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In Star Trek: Generations, the Duras sisters rig Geordi's visor with a camera so that they can find out the ship's "Shield Modulation". Once they have this number, they can set their torpedoes/disruptors to match it and shoot straight through the Enterprise's shields.

Is it ever established what this number means? Why have a specific frequency or whatever that allows people to shoot through your shields?

The best I can come up with is that you need to set your own torpedoes to this frequency so you can shoot out through your own shields, but is this backed up by anything? It also seems strange they'd display such a number - which is the equivalent of a password to your ship - so prominently on the screen. Also, if this were the case, then surely if the Duras' changed their weapons to match the Enterprise's shield modulation, they wouldn't be able to shoot through their own shields.

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Why have a specific frequency or whatever that allows people to shoot through your shields?

Because that's how shields work. It's an inherent flaw in the technology. Ideally you would want to rotate the frequency all the time but I assume there are drawbacks to this approach and you would never expect your enemy to know or guess your exact shield frequency, which would be a statistical impossibility.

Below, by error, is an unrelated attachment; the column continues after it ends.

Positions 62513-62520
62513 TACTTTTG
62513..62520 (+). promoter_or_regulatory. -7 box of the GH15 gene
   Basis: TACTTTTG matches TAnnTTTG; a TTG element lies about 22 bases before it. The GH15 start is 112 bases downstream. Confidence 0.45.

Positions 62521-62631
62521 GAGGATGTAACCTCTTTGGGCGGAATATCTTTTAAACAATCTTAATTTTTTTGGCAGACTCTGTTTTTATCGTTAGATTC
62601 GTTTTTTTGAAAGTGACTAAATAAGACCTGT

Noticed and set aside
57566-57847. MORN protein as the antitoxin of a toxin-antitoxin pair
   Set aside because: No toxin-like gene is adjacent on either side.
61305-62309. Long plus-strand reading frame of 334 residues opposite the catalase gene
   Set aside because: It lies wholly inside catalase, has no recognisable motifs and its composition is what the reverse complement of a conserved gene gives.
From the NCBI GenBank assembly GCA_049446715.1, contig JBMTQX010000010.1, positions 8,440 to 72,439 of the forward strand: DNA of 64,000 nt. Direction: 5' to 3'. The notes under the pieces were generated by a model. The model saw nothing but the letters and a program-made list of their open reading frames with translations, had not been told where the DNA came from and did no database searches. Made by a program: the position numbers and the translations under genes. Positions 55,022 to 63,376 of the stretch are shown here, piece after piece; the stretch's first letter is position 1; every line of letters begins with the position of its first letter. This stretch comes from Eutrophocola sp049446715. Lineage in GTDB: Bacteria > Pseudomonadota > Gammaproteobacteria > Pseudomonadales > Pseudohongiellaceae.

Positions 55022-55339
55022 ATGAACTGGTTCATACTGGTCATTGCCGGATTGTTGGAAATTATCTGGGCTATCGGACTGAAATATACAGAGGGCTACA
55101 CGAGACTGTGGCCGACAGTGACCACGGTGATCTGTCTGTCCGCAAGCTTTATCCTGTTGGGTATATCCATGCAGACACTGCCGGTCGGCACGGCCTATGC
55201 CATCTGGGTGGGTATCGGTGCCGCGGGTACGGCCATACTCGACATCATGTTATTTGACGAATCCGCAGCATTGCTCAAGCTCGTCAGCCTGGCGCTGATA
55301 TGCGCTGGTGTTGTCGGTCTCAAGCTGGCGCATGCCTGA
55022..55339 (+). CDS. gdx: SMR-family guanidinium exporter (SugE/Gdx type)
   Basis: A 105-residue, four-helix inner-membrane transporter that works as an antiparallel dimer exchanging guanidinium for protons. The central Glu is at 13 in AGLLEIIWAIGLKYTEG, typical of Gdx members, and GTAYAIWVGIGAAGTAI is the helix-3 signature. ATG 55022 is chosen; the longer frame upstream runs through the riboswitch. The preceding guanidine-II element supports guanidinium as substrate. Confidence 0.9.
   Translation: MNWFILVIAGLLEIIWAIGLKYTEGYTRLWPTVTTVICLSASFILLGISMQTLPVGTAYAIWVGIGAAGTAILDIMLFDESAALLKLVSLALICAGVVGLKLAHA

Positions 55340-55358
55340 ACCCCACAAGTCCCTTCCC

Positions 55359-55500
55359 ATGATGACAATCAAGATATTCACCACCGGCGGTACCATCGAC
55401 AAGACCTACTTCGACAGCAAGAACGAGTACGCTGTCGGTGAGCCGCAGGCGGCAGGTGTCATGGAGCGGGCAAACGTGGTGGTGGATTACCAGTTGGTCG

The best I can come up with is that you need to set your own torpedoes to this frequency so you can shoot out through your own shields

It is rather "EM polarization" that allows the ship to fire through its own shields. I think it's implied that shields are essentially one-way as far as weapons fire.

As to why the frequency is displayed on the monitor, who would you want to hide it from? Engineering is already a highly restricted area. What would be gained by hiding this information? There is no doubt a ton of sensitive information being displayed on the monitors in engineering at any given time.

Source: The TNG Technical Manual

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    Starfleet vessels (And I assume other fleets) can merge shields if the frequencies are matched as well. – JohnP Jul 3 '18 at 16:11

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